CIHR Team in Prevention of Fall-Related Injuries in Older Adults through Bioengineering

Principal Investigator: Dr. Stephen N. Robinovitch
Simon Fraser University (Burnaby, BC)

Falls are the leading cause of injury and injury-related death in older adults. Hip fractures are particularly devastating, as approximately 20% of hip fracture patients die within one year and 50% do not return to their pre-fracture level of independence. Sustaining a fall-related injury is easier than it sounds, too: it takes only about one-twentieth of the energy produced by a fall to fracture the hip, or cause a severe brain injury!

Dr. Robinovitch, the lead researcher for the Technology for Injury Prevention in Seniors (TIPS) program at Simon Fraser University’s Burnaby campus, is working to develop innovative technologies to prevent hip fractures and fall-related brain injuries in older adults.

Using video cameras in long-term care centers, cutting-edge wearable sensors and customized data analysis routines, Dr. Robinovitch and his team have painted a clearer picture of the mechanics of falling. They have shown that falls are just as likely to occur during standing as during walking, most often due to excessive trunk sway or incorrect weight shifting. One-third of falls result in impact to the head, despite attempts to arrest the fall with outstretched hands. He believes that exercise programs should target “safe landing” responses as well as balance and agility.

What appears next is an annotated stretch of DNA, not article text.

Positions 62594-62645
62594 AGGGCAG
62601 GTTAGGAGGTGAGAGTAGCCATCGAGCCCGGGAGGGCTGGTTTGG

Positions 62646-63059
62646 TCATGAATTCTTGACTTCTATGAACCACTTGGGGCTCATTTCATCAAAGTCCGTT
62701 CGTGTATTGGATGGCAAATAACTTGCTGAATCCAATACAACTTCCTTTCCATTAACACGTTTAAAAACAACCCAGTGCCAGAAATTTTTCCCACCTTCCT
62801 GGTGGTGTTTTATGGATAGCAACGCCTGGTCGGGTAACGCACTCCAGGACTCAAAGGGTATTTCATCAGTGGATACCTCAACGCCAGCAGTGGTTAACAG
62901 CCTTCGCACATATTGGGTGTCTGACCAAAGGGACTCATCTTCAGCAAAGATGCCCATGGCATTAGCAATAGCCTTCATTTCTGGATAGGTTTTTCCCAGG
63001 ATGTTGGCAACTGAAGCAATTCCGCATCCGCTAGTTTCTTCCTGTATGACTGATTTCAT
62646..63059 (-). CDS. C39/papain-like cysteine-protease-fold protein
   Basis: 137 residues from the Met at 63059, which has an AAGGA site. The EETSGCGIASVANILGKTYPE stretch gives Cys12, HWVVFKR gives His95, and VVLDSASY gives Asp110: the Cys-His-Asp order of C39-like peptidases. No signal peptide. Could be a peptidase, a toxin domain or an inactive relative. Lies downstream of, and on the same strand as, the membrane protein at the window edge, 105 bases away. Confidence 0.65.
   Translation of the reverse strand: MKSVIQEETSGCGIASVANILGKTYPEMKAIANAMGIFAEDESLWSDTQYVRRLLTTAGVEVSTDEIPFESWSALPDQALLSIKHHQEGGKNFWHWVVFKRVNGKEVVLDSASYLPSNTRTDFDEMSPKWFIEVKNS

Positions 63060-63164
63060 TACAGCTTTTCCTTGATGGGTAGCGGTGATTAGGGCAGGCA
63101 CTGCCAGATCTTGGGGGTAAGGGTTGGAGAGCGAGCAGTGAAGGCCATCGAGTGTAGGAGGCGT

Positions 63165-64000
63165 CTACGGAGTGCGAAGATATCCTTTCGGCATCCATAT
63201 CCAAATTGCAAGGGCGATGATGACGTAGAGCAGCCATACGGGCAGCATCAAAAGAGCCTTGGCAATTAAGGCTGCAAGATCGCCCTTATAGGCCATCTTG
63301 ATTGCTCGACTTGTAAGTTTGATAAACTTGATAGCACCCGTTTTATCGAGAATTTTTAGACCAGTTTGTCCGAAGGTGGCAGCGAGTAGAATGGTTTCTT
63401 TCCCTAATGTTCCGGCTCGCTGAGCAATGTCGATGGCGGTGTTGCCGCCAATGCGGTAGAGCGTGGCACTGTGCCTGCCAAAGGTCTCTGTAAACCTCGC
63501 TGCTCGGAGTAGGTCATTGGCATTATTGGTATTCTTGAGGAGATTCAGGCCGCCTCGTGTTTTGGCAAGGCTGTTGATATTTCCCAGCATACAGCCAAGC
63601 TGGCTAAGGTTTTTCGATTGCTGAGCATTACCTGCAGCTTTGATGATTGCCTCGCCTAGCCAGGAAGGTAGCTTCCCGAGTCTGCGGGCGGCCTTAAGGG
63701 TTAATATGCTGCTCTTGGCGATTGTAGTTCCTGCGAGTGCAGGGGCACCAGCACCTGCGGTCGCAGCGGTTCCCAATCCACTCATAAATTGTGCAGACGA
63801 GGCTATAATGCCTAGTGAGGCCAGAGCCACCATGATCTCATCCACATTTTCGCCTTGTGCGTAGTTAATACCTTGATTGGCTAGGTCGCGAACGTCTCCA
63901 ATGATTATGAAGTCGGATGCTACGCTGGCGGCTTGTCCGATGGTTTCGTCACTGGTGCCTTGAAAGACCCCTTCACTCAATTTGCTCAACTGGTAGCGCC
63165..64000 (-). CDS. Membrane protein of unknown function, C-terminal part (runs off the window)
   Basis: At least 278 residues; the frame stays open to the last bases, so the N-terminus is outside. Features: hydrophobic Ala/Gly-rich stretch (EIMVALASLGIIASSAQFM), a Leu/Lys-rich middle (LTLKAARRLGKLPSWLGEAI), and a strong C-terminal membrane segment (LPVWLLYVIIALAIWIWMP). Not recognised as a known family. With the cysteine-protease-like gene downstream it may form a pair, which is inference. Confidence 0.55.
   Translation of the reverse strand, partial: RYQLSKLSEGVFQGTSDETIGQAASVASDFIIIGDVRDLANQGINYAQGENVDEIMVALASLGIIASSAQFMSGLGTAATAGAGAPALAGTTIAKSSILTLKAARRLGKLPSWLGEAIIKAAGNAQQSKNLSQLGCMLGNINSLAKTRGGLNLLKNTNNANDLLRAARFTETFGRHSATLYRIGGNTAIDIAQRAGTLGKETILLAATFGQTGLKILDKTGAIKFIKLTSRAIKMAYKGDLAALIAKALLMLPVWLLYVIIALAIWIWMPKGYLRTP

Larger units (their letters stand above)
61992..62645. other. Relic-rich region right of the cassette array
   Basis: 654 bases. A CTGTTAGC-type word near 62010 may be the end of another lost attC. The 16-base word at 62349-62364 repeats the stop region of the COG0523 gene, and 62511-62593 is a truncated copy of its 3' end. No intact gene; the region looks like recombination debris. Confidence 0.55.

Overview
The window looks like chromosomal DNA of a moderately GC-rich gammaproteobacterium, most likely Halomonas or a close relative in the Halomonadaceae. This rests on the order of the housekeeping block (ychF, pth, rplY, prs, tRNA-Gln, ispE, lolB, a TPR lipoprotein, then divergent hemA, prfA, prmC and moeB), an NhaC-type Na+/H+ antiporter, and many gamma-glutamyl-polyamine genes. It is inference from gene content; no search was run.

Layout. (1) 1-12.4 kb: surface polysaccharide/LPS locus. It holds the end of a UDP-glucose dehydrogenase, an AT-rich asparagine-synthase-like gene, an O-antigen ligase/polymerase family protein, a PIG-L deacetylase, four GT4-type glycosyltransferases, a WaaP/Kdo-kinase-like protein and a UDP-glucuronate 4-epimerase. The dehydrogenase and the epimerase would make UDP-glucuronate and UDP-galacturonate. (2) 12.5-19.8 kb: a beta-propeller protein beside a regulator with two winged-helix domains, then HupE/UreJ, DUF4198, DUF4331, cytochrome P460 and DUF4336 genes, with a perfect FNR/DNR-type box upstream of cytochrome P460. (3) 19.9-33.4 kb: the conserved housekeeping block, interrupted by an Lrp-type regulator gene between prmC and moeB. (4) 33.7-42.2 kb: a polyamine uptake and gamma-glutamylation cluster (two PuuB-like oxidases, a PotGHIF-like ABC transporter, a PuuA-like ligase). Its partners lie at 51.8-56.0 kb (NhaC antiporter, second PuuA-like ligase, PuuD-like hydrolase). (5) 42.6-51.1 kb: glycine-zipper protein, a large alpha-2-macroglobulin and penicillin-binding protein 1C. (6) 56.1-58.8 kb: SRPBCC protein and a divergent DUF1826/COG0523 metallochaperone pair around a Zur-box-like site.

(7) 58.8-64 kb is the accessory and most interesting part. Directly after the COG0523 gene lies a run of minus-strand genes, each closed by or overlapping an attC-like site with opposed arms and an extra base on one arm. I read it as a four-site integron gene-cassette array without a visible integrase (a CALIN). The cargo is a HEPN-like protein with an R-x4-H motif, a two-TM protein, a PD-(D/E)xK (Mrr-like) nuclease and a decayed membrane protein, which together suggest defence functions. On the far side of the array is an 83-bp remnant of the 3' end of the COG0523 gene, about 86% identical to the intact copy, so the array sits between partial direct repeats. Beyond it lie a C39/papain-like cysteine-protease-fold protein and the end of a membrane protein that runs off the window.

To reduce injury, TIPS designed a new type of wearable hip padding, which is low cost, disposable, and adheres directly to the skin. Targeting the acute care setting, the team hopes this will improve patient adherence and care provider commitment to using hip protectors. They also took a more global approach to the issue: if you can’t change behaviour, change the environment. The team examined the infrastructure of long-term care facilities, as well—especially the floors.

Working with industry partners, the TIPS team designed and is currently testing the clinical effectiveness (through a clinical trial) of what they call “compliant” flooring. The 25 mm thick sublayer (placed beneath vinyl) resembles the rubber tiles used in playgrounds in absorbing energy and reducing force during a fall, therefore lowering the risk of injury. The key is to find the right balance between cushioning and sturdiness, as compliant flooring should not interfere with walking or moving equipment such as wheelchairs and beds.

The new flooring has been installed in 75 bedrooms of a partnering long-term facility. So, where there was once hard-surface materials such as linoleum and tile, there is now rubber flooring that may protect the residents from serious fall-related injury. To better understand the difference that the flooring makes, the team will collect data over four years (until 2017) on injury rates and related health-care costs from falls in the compliant flooring versus control bedrooms. Two obvious advantages of the study are that the residents don’t have to change their routines (or remember to wear hip padding, for example) and that this intervention has the potential to reduce the frequency of serious fall-related injuries among all residents. Best of all, it’s simple.

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